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sonia pandit
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I am using JSF for the login page. I am getting the following error:

ViewExpiredException. No saved state view could be found for the view.

How do I fix this problem?

Thanks,

Sonia
 
Moh Afifi
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In the Jsf 1.2 specs, whenever the viewId which is used to restore the page view and is saved as a session variable on the server expires (due to session timeout on the server), and a page is requested with this viewId, a ViewExpiredException is raised.
I used a workaround to handle this and it worked fine with me. I have a phaseListener configured to listen to the RESTORE_VIEW phase.
and in the afterPhase function, i add the following lines of code:

the try/catch above is for the exception that me be raised from the redirect function.
you can do anything in this if condition.
hope this helps
 
Bart Kummel
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Hi Sonia,

You didn't tell what type of login you are using. Have you implemented a custom login solution? Or do you use standard JAAS security. JAAS and JSF do not play well together by default, unfortunately. In the last chapter of the Apache MyFaces 1.2 Web Application Development book, some best practices to get the combination of JAAS and JSF working are presented.

If you have implemented your own login solution, it might be that you are simply encountering a session time out, as Moh suggested. In that case, his work around might be a solution for you.

Best regards,
Bart
 
Tim Holloway
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Bart, do you mean "JAAS" or "container-managed" security. They're 2 different things, although most J2EE servers support JAAS as one of the options for container-managed security realms.

It's not really that hard to use container-managed security in JSF, as long as you make allowances for the funny games that JSF URLs play. The "redirect" option is your friend there.

On the other hand, user-defined login/security frameworks have a pretty poor track record for both security and reliability, which is why I spend a lot of time discouraging their use. In fact, at the moment, one of my main projects has a DIY security system that I thought was one of the cleaner and more reliable ones. Until I discovered the loophole that would allow wholesale abuse of credit cards by relatively unsophisticated means.

The ViewExpiredException is one of the biggest warts on JSF. I put a filter in one of my apps that intercepts them, but it doesn't cover quite all the bases. JSF2 provides some extra hooks that will improve things, although the app in question hasn't been converted yet, so that option's out for the moment.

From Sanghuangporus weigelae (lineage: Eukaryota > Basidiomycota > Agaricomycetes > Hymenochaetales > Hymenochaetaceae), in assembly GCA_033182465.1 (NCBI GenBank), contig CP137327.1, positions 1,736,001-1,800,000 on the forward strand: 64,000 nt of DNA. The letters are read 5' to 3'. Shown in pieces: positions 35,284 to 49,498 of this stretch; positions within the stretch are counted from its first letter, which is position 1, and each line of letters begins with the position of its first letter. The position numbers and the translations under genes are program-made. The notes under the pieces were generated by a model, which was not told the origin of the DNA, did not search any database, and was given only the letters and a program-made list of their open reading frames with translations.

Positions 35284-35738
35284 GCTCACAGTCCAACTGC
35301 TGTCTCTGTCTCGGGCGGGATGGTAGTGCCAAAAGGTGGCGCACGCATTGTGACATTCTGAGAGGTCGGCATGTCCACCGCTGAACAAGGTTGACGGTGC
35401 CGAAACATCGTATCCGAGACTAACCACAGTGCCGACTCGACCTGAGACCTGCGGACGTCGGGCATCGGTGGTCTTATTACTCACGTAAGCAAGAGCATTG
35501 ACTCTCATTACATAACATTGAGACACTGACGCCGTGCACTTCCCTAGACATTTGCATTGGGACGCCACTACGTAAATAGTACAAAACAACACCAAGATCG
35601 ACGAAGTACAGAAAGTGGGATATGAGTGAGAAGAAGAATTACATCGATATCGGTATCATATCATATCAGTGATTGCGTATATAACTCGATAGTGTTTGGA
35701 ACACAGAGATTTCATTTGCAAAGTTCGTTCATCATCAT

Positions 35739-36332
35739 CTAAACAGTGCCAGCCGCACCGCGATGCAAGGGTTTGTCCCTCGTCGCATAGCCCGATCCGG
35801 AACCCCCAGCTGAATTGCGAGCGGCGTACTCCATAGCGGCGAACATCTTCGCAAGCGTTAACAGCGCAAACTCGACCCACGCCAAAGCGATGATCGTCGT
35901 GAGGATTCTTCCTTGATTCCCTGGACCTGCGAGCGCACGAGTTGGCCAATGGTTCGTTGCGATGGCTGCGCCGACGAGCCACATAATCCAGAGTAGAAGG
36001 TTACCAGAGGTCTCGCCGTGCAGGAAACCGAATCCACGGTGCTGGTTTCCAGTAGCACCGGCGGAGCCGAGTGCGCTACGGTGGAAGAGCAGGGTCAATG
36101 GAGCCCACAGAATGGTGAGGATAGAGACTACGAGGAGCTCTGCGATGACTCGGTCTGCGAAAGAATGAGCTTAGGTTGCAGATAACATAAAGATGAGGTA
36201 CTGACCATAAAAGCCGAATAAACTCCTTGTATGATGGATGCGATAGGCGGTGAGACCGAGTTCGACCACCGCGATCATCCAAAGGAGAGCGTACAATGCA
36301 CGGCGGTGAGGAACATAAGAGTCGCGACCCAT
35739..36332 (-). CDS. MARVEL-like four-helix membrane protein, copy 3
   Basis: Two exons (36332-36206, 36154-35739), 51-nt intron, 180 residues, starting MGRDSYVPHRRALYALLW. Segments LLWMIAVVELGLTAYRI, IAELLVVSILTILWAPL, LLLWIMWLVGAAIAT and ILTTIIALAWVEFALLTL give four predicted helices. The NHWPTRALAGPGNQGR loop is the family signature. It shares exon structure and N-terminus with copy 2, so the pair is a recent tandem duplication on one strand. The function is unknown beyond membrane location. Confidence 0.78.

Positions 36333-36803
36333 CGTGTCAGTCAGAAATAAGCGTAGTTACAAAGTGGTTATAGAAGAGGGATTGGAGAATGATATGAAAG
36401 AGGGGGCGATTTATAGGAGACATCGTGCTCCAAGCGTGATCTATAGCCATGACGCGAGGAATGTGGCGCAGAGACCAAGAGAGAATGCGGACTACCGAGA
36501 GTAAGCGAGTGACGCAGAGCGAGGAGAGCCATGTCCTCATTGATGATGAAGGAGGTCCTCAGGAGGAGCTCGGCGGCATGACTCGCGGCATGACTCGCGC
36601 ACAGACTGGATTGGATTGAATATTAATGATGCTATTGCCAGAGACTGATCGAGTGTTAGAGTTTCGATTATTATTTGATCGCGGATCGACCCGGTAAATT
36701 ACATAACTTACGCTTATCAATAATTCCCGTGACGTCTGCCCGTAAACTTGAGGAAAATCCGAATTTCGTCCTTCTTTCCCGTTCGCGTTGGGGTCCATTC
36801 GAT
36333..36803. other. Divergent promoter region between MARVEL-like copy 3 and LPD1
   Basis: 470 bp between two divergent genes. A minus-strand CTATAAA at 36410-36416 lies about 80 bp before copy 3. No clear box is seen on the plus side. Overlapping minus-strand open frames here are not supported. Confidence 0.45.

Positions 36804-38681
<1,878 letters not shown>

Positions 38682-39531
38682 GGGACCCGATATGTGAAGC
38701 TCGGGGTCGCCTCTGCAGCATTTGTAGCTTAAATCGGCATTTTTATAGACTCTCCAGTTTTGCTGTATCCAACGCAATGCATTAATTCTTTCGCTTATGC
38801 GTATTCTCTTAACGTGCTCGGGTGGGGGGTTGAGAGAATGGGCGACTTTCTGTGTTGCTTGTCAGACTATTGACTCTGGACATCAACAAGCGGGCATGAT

Bart Kummel
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Hi Tim,

I did mean "container managed security", as you guessed. I share your opinion on "home made" security systems. I realize my post might be read as a plea against container managed security, but it certainly isn't. It's just that I am surprised every time again that the security isn't integrated better into JSF. However, as I said, in my book are some best practices regarding container managed security and JSF, that help to get e good working solution.

Best regards,
Bart
 
Tim Holloway
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One thing that surprised me about JSF was that it didn't have direct support for role-based security in the core tagset the way Struts does. It's obviously possible - Tomahawk does it.

However, failing that, it's fairly easy to code EL expressions that accomplish the same thing.

Of course, suppressing the GUI is only half the job. One of the recent exploits I ran into suppressed GUI for non-authorized people, but if you knew the URL, you could do all the damage you wanted to anyway. Including, potentially to system databases.

I'm kind of in favor of using AOP-style annotations to defend sensitive logic, but as far as I know, there's no present standard for that. Of course, that's actually something that (done well) would be applicable to more than just JSF, so an entirely independent JSR ought to cover that. Maybe one does, but I'm ignorant on that subject.
 
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